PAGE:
Embracing the Informal City
Benjamin de la Peña

Benjamin de la Peña Former Associate Director, Foundation Initiatives

October 02, 2013

Embracing the Informal City

Let’s not romanticize poverty. We live in an unprecedented age of urbanization that has consigned large segments of the population to slums that have no water or electricity or sanitation. Life in these places is hard. Health is precarious, children are at risk and violence is a daily event. Gangs rule many of these neighborhoods, with the authorities and the police entering only when armed to the teeth.

These slums are a stark reminder to many cities that, despite their booming economies, economic and social inequality seems endemic and intractable. It’s no wonder, then, that many cities want to wish away these places, move their populations back to the countryside in a vain attempt to quickly clear away the poverty and move forward toward a more appealing future. A plan for such a future exists in every mayor’s office in every city with rising ambitions—a vision that looks 10, 20, even 30 years on. And in every city that vision contains the same basic elements: Shiny buildings and broad, sweeping avenues. Big green parks and smoothly flowing traffic. Waterfront high-rises. Glittering malls.

Uniformly absent from these plans are the districts where the poor now live, the informal markets, the tianguis and the souks where vendors congregate to sell their wares to the public. High-end shops and gleaming corporate towers have replaced wet markets and slums; subways and light rail and elevated highways have overtaken matatus and trotros.

These visions of a well-scrubbed future are seductive. But they are also exclusionary and unrealistic. They imagine that the current disorder will be swept away, forgetting that while the top of the pyramid may be gilded, the bottom bears its weight.

“Despite their disorder, slums are also places of entrepreneurship and human energy.”

What these visions overlook is that, despite their disorder, slums are also places of entrepreneurship and human energy—neighborhoods that, with proper support, could one day become the vision. Walk into any slum and look past the open sewers and corrugated-iron shacks. Look instead to the stores and tool houses. There are restaurants, repair shops, barbers, tailors, hairdressers, schools and hotels. Often there are massive markets, where residents from the city’s more “respectable” districts come to haggle with the vendors in their stalls. This is capital, human and economic, actively pursuing opportunity. The slums and the wet markets host a population that is trying to lift itself out of poverty. In doing so, they lift the city as well.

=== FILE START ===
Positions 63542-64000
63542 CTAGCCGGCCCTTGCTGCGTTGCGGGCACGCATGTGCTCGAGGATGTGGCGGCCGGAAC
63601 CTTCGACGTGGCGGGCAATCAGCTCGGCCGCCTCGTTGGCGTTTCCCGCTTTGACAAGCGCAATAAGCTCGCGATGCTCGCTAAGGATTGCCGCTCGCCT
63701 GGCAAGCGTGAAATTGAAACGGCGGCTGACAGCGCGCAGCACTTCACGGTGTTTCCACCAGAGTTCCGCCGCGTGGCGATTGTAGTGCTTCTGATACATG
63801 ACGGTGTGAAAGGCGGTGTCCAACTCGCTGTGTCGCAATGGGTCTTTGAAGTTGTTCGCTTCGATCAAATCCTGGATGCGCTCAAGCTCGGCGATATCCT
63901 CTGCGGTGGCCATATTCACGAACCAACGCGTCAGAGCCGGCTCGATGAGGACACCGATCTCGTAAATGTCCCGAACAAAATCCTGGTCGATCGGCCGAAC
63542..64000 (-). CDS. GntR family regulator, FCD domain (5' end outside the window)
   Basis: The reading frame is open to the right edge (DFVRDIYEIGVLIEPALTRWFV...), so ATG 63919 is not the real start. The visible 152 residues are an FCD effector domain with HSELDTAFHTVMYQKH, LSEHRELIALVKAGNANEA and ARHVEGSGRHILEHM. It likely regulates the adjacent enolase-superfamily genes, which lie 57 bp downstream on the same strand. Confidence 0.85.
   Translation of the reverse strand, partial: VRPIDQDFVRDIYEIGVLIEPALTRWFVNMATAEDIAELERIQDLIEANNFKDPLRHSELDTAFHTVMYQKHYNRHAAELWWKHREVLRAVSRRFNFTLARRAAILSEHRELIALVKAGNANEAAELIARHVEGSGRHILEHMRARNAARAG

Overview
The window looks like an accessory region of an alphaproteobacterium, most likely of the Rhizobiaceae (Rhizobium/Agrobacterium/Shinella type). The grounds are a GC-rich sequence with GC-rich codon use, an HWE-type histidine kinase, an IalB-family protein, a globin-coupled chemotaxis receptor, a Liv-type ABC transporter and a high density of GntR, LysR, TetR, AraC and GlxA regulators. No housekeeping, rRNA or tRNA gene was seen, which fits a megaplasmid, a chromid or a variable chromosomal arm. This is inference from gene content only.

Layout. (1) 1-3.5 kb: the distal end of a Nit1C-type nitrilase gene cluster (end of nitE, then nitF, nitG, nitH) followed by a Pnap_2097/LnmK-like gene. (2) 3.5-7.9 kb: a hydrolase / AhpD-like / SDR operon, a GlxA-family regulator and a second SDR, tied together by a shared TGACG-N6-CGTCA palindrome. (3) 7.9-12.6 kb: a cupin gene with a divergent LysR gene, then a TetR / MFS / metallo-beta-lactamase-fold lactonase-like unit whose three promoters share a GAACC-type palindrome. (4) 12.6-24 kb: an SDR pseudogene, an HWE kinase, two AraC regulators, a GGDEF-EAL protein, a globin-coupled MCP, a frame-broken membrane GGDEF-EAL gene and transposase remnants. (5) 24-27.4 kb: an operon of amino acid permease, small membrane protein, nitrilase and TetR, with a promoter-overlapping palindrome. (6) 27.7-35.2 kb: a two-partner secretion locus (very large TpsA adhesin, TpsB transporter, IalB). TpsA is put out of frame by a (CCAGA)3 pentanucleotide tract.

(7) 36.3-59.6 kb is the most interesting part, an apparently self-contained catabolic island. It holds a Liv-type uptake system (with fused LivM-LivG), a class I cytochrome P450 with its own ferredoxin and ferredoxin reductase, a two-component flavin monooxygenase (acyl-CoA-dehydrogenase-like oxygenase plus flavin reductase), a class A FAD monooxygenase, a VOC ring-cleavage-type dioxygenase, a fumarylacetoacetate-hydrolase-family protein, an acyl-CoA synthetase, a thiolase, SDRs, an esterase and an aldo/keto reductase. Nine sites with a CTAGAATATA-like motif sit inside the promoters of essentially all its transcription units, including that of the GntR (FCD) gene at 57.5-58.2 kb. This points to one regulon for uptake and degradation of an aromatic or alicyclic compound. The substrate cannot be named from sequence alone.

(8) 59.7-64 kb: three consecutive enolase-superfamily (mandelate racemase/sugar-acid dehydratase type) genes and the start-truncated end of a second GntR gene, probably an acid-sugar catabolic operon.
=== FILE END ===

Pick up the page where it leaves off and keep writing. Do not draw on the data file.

Woman with fresh produce - next city informal city reader
Photo credit: Informal City Reader

This is the side of the city that The Rockefeller Foundation’s Informal City Dialogues set out to explore. In cities of the global south, the informal economy accounts for up to 40 percent of GDP. Informal settlements are home to as much as 25 percent of the urban population, and informal transport provides mobility for upwards of 60 percent of the populace. The OECD estimates that half the workers in the world—close to 1.8 billion people—hail from the informal sector, making and selling and trading off the books. To paraphrase the late C.K. Prahalad, the informal city is the bottom of the pyramid that holds up the formal city. The Foundation believes that the informal city will play an essential role in transforming our cities into engines of opportunity and social and economic mobility.

“The Informal economy accounts for up to 40 percent of GDP in cities of the global south.”

By participating in the Dialogues, the six cities involved—AccraBangkok, Chennai, Lima, Nairobi, and Metro Manila—took steps toward acknowledging this. In each of these cities, various stakeholders—from street vendors and slum dwellers to urban planners and government officials—came together to try to imagine what their cities might look like in the year 2040. They then used these visions of possible futures to devise innovations that would make their cities more inclusive and resilient in the decades to come. But the process, facilitated by Forum for the Future and documented by Next City, wasn’t just about generating an end product. It was about a form of collaboration in which everyone has a seat at the table.

We hope that the Dialogues are just the start of a larger conversation about how cities are not only the engines of the global economy, but accelerators of opportunity. Leveraging the informal city will mean finding ways to support the informal street vendor so her table of wares on the sidewalk can become a stall in the market, which can then grow into a network of stores. It will mean understanding that the roadside vulcanizing operation is the stepping stone to the auto repair shop, and that pulling a pedicab could be the prelude to owning a small fleet of vans. It will mean seeing the shack in the slum not as simply sub-standard housing, but as a means of production and an asset for investment to someone who owns little else. It will mean recognizing that the poor are attracted to cities because of opportunity, and that the city is the most efficient way to provide that opportunity that the world has today. It will mean embracing the informal city, and all it has to offer.

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